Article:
Nora Strikauskaitė - Translator of the Month

Our Translator of the Month for August is Nora Strikauskaitė, who translates fiction and non-fiction from Norwegian into her native Lithuanian. This year will see the release of the Lithuanian translation of Roy Jacobsen’s novel Just a Mother; it will be the fourth book in the Ingrid Barrøy series to have been translated by Nora. For poetry festivals in Lithuania Nora has translated the works of a number of Norwegian poets, including Triztan Vindtorn, Inger Elisabeth Hansen, Torgeir Schjerven, Liv Lundberg, Knut Ødegård, and Steinar Opstad. She has also translated Norwegian picture books for children (as part of The University of Stavanger’s SPrELL project), and has been involved in Vilnius University’s Norwegian-Lithuanian Dictionary project.
Nora has worked as a Norwegian teacher for many years, and currently teaches full time at Vilnius University.

My project 1 (3)
Nora Strikauskaitė

You’ve done a lot of work with poetry. Is there a Norwegian poem you particularly love, and want to share with us?
It’s difficult to choose just one poem, utterly impossible. It could be something from Olav H. Hauge, I really love all his works. Perhaps “The Sea” or “The Story of Ch’u Yuan”.
But I want to share a poem by Erling Kittelsen, which has stuck with me ever since I translated it, because it perfectly expresses “the unbearable lightness of being”. It’s become especially relevant in our days with the bloody war in Ukraine. It’s impossible to comprehend that such things are happening in the heart of Europe in our century, and that no one stops this bestiality and madness. In a way, everyone of us defines here and now what humanity is.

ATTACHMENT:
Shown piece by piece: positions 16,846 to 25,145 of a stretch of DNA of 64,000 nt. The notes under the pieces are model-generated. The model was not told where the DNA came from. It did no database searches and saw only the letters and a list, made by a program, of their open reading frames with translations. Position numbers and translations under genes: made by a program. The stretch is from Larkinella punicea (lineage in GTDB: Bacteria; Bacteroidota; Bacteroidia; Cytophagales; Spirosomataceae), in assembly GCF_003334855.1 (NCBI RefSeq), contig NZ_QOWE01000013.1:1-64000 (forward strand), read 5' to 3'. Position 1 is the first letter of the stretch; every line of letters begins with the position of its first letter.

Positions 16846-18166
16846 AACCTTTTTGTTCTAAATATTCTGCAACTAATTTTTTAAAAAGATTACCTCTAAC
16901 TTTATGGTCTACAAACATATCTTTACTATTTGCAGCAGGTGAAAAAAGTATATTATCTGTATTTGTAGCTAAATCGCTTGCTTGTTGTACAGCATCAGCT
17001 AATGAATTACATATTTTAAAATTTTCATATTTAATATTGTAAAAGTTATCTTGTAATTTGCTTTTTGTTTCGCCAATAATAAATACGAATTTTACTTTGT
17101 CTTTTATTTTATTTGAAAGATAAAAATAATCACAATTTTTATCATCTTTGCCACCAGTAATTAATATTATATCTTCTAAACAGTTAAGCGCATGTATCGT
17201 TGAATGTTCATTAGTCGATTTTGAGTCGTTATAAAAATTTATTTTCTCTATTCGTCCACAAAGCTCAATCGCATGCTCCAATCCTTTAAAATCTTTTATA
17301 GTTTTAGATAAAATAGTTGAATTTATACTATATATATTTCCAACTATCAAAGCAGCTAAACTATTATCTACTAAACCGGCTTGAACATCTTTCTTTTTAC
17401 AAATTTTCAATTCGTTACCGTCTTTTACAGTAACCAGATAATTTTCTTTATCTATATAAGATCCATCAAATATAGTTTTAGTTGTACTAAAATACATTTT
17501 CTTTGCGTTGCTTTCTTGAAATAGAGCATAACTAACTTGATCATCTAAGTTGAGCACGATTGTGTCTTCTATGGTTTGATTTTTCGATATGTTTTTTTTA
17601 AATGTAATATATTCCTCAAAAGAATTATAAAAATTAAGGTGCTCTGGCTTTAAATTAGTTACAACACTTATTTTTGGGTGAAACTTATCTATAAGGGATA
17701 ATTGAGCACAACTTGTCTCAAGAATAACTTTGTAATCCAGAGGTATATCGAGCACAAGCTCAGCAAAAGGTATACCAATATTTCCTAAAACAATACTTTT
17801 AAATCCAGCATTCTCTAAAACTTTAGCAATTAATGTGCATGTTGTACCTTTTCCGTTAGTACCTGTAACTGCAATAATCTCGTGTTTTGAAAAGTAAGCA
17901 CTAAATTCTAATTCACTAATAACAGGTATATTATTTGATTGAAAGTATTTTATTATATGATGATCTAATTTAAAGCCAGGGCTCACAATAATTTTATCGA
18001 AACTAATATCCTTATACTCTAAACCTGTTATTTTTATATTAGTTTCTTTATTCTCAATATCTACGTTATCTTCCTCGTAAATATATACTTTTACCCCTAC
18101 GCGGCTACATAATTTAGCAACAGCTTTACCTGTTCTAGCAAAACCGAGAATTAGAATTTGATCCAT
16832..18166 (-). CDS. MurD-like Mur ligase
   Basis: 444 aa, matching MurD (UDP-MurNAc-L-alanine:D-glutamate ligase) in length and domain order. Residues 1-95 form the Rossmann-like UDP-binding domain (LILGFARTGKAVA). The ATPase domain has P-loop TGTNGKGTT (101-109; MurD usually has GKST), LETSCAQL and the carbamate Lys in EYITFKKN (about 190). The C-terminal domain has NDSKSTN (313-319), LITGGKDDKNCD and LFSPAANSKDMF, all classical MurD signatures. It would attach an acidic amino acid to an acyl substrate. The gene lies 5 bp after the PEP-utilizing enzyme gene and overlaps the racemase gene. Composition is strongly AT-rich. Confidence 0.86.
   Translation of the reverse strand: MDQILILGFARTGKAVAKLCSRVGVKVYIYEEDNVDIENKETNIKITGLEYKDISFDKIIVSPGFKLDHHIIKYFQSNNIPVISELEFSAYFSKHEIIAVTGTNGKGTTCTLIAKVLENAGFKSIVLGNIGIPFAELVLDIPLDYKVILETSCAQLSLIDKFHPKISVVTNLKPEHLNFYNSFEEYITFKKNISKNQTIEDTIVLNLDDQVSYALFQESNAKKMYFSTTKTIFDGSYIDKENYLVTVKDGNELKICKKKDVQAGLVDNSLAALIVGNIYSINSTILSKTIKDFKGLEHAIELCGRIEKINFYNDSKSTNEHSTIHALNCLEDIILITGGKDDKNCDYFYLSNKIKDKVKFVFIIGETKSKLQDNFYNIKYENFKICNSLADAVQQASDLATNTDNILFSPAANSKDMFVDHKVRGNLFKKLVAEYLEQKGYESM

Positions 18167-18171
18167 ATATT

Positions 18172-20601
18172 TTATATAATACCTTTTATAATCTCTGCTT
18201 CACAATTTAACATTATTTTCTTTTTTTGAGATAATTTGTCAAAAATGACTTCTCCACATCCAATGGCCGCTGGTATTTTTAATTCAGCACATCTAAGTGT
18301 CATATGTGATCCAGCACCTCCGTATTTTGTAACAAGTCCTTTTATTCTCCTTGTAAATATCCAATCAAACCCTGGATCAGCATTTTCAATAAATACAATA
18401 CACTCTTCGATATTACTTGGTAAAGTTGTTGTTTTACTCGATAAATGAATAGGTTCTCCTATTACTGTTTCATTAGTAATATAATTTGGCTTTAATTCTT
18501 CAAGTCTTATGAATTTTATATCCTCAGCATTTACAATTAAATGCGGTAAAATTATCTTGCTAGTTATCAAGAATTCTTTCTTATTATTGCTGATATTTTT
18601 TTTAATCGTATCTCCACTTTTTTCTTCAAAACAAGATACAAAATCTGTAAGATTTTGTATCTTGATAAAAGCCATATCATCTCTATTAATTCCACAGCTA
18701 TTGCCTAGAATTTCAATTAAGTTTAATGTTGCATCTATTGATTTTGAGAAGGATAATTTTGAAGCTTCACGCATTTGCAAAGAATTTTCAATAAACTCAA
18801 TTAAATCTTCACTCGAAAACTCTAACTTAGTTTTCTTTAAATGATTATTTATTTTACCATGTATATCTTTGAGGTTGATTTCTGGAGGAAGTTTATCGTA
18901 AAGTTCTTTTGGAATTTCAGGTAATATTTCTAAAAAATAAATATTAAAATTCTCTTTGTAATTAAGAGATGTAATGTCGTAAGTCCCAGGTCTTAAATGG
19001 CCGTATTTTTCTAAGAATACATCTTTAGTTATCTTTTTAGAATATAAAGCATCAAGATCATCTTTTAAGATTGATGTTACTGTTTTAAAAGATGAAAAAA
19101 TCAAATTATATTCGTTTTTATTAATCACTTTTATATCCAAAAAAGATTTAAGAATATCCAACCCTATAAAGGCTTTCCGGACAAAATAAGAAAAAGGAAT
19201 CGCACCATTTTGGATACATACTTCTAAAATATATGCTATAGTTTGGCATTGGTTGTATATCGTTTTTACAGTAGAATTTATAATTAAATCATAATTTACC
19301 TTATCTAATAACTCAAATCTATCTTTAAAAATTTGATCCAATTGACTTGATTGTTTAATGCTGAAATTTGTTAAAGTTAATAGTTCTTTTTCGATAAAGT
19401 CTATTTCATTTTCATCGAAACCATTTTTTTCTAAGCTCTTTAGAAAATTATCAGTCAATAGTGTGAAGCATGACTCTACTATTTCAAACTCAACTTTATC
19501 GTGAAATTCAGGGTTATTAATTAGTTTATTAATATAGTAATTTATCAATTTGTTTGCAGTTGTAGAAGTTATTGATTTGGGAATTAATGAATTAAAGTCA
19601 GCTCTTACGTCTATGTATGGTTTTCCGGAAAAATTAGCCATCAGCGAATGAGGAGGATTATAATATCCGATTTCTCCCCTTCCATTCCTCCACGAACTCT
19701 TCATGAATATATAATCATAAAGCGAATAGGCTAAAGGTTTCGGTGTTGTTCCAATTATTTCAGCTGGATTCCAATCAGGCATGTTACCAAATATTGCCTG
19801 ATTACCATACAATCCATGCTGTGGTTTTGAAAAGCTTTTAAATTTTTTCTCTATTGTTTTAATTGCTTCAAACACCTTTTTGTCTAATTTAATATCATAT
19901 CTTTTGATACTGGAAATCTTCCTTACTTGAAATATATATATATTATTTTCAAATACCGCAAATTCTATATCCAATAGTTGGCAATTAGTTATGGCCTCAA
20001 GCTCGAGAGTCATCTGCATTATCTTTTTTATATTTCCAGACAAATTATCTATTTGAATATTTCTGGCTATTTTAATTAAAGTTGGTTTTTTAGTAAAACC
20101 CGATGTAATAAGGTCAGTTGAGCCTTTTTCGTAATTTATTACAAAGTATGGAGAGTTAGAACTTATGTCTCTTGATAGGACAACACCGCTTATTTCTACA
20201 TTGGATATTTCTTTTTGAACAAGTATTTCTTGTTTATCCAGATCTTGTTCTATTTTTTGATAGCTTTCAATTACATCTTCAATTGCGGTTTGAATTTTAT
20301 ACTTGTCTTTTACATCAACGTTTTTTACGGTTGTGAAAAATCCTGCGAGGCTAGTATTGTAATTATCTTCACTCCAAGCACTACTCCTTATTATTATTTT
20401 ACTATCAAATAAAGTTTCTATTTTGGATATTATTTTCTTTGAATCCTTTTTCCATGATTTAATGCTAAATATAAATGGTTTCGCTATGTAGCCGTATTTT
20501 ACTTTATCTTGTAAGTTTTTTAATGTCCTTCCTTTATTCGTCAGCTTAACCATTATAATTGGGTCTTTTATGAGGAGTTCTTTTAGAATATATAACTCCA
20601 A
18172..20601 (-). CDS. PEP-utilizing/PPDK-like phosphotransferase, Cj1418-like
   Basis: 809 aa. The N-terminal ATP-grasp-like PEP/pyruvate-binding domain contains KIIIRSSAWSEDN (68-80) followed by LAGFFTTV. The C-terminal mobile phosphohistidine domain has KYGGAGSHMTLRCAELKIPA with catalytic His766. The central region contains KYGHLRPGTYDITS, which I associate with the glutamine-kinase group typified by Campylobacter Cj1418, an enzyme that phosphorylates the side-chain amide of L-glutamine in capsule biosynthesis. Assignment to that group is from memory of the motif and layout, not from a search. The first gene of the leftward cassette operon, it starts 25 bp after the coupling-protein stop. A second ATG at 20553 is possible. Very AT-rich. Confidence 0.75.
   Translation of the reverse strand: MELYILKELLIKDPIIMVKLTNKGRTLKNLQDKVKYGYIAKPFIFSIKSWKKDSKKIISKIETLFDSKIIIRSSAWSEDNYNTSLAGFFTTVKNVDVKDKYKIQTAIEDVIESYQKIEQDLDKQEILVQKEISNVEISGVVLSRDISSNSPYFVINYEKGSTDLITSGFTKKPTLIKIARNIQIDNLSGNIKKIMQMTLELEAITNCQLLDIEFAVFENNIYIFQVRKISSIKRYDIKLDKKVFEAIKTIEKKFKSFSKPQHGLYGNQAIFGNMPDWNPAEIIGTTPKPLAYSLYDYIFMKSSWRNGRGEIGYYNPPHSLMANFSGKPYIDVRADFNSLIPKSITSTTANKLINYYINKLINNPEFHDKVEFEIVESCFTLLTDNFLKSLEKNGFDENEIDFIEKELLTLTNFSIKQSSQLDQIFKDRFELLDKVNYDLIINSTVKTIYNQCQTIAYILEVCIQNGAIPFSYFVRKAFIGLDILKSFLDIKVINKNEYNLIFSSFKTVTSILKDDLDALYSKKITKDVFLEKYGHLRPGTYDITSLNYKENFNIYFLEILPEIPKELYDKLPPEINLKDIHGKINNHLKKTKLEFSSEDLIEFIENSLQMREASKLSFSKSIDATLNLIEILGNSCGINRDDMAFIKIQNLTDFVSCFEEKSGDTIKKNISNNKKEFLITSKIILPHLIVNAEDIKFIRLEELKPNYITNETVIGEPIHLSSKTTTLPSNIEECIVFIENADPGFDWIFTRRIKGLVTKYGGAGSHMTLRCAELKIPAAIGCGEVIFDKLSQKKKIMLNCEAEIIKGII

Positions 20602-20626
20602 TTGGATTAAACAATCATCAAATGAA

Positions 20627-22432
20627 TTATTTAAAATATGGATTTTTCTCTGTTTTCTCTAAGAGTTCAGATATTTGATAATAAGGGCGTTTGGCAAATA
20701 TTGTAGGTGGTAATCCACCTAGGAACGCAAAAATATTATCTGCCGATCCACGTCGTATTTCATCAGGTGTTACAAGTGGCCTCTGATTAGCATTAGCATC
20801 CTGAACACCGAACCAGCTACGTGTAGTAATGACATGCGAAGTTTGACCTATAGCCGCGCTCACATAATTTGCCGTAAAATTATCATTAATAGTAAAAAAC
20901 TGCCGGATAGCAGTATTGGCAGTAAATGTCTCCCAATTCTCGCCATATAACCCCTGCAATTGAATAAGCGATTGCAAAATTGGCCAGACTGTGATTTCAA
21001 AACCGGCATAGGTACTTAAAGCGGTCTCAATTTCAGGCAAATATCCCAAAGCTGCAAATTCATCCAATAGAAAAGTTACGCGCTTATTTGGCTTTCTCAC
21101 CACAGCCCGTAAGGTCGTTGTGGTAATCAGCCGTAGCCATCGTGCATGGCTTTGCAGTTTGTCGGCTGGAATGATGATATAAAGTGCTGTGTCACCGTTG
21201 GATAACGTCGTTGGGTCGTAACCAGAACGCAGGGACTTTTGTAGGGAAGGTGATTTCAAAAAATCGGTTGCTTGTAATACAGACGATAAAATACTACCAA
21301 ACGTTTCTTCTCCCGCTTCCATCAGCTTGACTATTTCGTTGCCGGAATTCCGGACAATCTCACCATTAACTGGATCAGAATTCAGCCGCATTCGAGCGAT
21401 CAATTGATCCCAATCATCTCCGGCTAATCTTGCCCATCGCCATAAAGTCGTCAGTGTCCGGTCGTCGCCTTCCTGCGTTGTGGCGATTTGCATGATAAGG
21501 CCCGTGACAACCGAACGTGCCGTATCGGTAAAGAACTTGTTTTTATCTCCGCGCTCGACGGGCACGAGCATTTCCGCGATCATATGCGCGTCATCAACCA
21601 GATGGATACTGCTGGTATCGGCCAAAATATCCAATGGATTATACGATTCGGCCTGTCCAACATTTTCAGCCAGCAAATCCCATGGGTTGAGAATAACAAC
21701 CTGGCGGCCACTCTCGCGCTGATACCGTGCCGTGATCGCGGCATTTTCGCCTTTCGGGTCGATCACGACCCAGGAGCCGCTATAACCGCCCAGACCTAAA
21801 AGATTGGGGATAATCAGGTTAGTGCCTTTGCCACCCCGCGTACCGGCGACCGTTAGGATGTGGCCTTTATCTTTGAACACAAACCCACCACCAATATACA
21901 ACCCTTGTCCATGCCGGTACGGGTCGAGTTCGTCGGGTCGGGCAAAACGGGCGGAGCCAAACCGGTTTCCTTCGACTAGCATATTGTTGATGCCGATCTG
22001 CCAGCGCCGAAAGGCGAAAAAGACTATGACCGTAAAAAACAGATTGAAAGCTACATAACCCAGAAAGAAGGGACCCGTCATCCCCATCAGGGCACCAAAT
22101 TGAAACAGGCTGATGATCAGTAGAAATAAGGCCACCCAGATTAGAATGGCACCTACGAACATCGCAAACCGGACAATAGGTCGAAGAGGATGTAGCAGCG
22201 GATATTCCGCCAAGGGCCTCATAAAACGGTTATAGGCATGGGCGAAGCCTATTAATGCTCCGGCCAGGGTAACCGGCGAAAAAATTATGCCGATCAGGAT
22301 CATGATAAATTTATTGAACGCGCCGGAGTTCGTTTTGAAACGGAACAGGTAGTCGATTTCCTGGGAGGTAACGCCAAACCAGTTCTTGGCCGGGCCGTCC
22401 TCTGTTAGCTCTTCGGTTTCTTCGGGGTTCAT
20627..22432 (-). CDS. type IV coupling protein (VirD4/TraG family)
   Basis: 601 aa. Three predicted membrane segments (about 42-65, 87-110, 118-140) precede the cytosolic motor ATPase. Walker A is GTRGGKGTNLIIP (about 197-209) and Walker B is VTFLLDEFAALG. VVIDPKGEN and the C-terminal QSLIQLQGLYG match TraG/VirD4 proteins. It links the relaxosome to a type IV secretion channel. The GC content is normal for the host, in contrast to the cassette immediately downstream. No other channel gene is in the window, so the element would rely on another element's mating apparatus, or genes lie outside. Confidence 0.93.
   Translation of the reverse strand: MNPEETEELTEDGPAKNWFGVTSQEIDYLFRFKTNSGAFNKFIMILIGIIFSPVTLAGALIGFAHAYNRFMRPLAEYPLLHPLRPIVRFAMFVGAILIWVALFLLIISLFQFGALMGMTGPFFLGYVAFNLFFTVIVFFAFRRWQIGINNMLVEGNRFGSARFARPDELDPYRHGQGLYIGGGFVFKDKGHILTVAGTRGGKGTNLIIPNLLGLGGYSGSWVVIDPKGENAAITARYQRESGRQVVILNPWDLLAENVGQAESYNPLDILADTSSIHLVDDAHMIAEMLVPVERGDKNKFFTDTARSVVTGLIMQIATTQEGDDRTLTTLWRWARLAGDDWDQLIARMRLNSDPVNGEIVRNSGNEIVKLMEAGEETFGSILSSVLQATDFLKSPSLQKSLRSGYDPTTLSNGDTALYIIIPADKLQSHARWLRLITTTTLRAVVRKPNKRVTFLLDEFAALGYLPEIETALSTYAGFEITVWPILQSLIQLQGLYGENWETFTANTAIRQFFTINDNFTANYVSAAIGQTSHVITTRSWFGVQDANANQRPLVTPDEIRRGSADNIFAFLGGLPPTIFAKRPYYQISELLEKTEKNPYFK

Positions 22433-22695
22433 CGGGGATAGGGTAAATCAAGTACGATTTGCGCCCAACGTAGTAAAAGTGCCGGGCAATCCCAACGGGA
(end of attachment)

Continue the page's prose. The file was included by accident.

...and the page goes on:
If I’m blasted into the air
then I’m blasted into the air
and the air catches me,
tomorrow I am rain.

If I’m sunk into the sea
then I’m sunk into the sea
and the depths catch me,
tomorrow I am food.

If I’m put behind bars
then I’m put behind bars
and the walls catch me,
tomorrow I am signs.

If I blast open the door
then I blast open the door
and you catches me,
tomorrow I am more.

Erling Kittelsen, translated by John Irons.
(Published in Selected poems/Utvalgte dikt (bilingual edition) by Aschehoug, 2012

How do you interpret ‘gjendiktning’ [a Norwegian concept relating to the translation of poetry, which can be translated as ‘re-poeticising’]?
We’ve heard that this word/concept doesn’t exist in all languages

In Lithuanian, ‘gjendiktning’, or re-poeticising is translated as ‘a (free) translation’, and the language implies that it is more a translation process than a free creative work, even if the word means the same in both languages. In the process of translating poetry in particular, both ‘the possible’ and ‘the impossible’ emerge. And then this ‘impossible’ must be transformed. After I’ve done the preparatory work when I translate a poem, and this has created a concrete, firm framework, then the best, magic part begins, during which the poem gains its Lithuanian robe. This part, I think, can be called ‘gjendiktning’, or re-poeticising, and it happens by itself. I love it so much.

From left: Triztan Vindtorn and Nora at the annual literary festival, Druskininkai Poetic Fall, in 2006. Nora with Roy Jacobsen at Vilnius Book Fair, 2019.

Read more

Those of you who understand Norwegian can read Nora’s Translators of the Month interview in full here

Learn more about Nora on Books from Norway

Watch Nora read her translations of poems by Inger Elisabeth Hansen
and Torgeir Schjerven

More about the University of Stavanger’s SPrELL project (in Norwegian only)

Other translators interviewed in our Translator of the Month series